The Vesti report continued by highlighting what they referred to as an “incredible breakthrough” in Russian jamming technology, and said its combat effectiveness was tested in April 2014 when a Sukhoi Su-24 bomber successfully disabled the USS Donald Cook’s weapon and radar systems after the ship had offensively targeted the plane. (Emphases added)

Parsing this statement closely, it seems to suggest that a method of detecting and neutralizing specific systems while leaving others intact and operational has been developed, which is the highly speculative hypothesis I advanced in response to a commenter who pointed out that typical electro-magnetic pulse weapons would shut down all systems, and that the Fitzgerald was still under its own power and steerage, as was, more recently, the John McCain. Note that this capability is also claimed for satellites, which surely will have the analysts at the Pentagram burning the midnight oil.

The Russian claim is apparently corroborated by a U.S. Air Force general:

Vesti quoted a social media post by an unnamed crew member of the USS Donald Cook to describe the event:

“We watched the Russian on our locator until he reached the kill zone, to then ‘shoot him down.’ But when he entered the damned zone, mysticism began. Our locators were the first to go out, and then the whole Aegis went out. The pride of our fleet became our shame! The US military didn’t know that the Russian aircraft was equipped with the latest electronic warfare complex Khibiny.”

The report quoted the now-retired U.S. Air Force General Frank Gorenc, who served as the commander of all America air assets in Europe and Africa on his last assignment, as saying:

 “Russian electronic weapons completely paralyze the functioning of American electronic equipment installed on missiles, aircraft and ships.”

So this has left us with high octane hypothesis number three: the incidents might be due to targeted systems malfunctioning due to electronic interference, a kind of "selective" or "targeted jamming". We may add a possible corollary to this hypothesis: such interference may not have been directed at the ship's systems, but at another electronic system: the human crews themselves. There are patents on record detailing technologies able to interfere remotely with human emotions, thoughts, and decision-making processes remotely, by the use of microwaves and beat-frequency entrainment processes. The corollary would seem to explain the unusual lack of evasive actions by the crews of the involved ships, but again, there is no mention of this possibility in any of the articles covering these stories. This hypothesis and its corollary do raise the possibility, however, that we might be looking at a combined technology, able to target specific ship systems or their crews, or both. (Note, in this respect, the alleged statement of a Donald Cook crew member quoted above, that when the Russian Sukhoi 24 entered the "kill zone" that "mysticism began," a statement reflective, perhaps, of his emotional and intellectual state.)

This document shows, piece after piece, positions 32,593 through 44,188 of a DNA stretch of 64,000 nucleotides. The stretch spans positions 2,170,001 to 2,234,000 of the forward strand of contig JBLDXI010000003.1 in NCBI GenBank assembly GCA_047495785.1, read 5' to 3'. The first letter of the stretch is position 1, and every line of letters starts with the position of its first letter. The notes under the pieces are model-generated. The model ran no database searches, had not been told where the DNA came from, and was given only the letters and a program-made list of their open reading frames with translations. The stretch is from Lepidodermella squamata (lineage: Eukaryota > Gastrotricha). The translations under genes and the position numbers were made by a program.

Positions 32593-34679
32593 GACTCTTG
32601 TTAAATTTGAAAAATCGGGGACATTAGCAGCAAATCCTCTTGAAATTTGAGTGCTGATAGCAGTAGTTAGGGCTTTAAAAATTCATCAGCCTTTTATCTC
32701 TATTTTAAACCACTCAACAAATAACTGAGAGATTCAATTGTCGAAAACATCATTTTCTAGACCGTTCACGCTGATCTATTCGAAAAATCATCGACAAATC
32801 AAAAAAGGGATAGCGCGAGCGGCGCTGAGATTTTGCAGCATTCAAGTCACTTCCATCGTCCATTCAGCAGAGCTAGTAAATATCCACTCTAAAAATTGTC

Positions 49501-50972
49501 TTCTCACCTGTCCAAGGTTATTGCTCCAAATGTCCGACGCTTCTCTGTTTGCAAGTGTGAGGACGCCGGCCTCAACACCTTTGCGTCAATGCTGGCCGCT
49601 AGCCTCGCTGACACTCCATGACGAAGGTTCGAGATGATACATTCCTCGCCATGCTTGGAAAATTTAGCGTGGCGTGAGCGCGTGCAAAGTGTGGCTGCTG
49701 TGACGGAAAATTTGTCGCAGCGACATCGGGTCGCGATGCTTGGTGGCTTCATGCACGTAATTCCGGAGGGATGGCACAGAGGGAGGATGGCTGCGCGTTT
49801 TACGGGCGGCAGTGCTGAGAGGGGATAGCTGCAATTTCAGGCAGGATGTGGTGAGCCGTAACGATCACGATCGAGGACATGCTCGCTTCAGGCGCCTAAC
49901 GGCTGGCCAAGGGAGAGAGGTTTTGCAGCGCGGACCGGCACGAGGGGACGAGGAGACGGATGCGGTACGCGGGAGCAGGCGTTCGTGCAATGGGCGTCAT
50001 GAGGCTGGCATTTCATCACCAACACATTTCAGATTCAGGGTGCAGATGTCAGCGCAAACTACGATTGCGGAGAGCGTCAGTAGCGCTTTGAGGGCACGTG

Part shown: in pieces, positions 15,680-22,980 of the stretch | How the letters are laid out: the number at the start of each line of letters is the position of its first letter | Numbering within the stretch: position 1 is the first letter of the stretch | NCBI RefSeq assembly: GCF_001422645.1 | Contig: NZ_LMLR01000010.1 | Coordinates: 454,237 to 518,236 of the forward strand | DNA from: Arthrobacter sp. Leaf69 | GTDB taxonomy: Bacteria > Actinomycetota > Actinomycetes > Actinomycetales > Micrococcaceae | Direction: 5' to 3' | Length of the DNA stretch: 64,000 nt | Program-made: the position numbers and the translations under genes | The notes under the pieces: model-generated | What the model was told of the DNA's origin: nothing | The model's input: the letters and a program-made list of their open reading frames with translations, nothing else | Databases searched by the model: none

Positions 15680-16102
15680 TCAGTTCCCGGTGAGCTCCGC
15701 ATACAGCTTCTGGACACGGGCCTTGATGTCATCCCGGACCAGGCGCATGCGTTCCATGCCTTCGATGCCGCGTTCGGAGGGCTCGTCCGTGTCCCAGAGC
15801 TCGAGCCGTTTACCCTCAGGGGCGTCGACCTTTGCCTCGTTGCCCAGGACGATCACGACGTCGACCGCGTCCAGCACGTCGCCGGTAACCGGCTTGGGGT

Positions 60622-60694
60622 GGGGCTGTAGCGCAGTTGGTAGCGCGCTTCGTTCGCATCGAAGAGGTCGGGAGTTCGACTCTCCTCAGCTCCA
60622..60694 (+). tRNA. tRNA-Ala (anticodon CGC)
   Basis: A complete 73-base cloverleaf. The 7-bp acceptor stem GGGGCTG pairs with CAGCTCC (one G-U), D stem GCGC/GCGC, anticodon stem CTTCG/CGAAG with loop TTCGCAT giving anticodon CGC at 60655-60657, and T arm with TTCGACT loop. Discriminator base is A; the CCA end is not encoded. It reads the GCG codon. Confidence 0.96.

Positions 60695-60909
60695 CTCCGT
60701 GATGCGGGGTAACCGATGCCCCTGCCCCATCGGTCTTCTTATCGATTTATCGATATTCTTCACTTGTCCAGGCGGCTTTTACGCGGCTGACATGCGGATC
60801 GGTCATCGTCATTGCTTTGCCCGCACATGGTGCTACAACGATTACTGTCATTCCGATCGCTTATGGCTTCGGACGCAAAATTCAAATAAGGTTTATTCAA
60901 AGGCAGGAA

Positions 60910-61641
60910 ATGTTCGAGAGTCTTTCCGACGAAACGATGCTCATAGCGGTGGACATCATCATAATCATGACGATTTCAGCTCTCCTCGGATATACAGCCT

That something dire is happening - something beyond mere "crew" or "officer incompetence" - is indicated by this story which appeared (guess where?) in Russia's online Sputnik magazine; the US Navy is suspending naval operations as a result of these repeating incidents:

Note the statements, and the reappearance of the "incompetence" hypothesis and its corollary, "we need to improve training":

The US Navy will pause operations worldwide amid a series of collisions, the most recent between the destroyer John S. McCain and a merchant ship, Chief of Naval Operations Adm. John Richardson said.

"This trend demands more forceful action. As such I’ve directed an operational pause be taken in all of our fleets around the world," Richardson said.


Richardson said the review will examine the process of training and certifying forces, operational tempo, maintenance trends and other areas to determine the root cause of the incidents.

The probe would also look at how tactical and navigational personnel are trained and verified, Richardson added.
(Emphasis added)

So again: the problem is not the ships' systems, nor possible foreign technological developments, but merely "training". But by now, I suspect, the reader will have the same high doubts about the Navy's explanations as I do. This is, after all, the same government that sold the "magic bullet" theory and the "airplane fuel brought down the Twin Towers" theory.

But there is also one final hypothetical possibility for these inicidents, but for that, we'll have to wait until tomorrow.

See you on the flip side...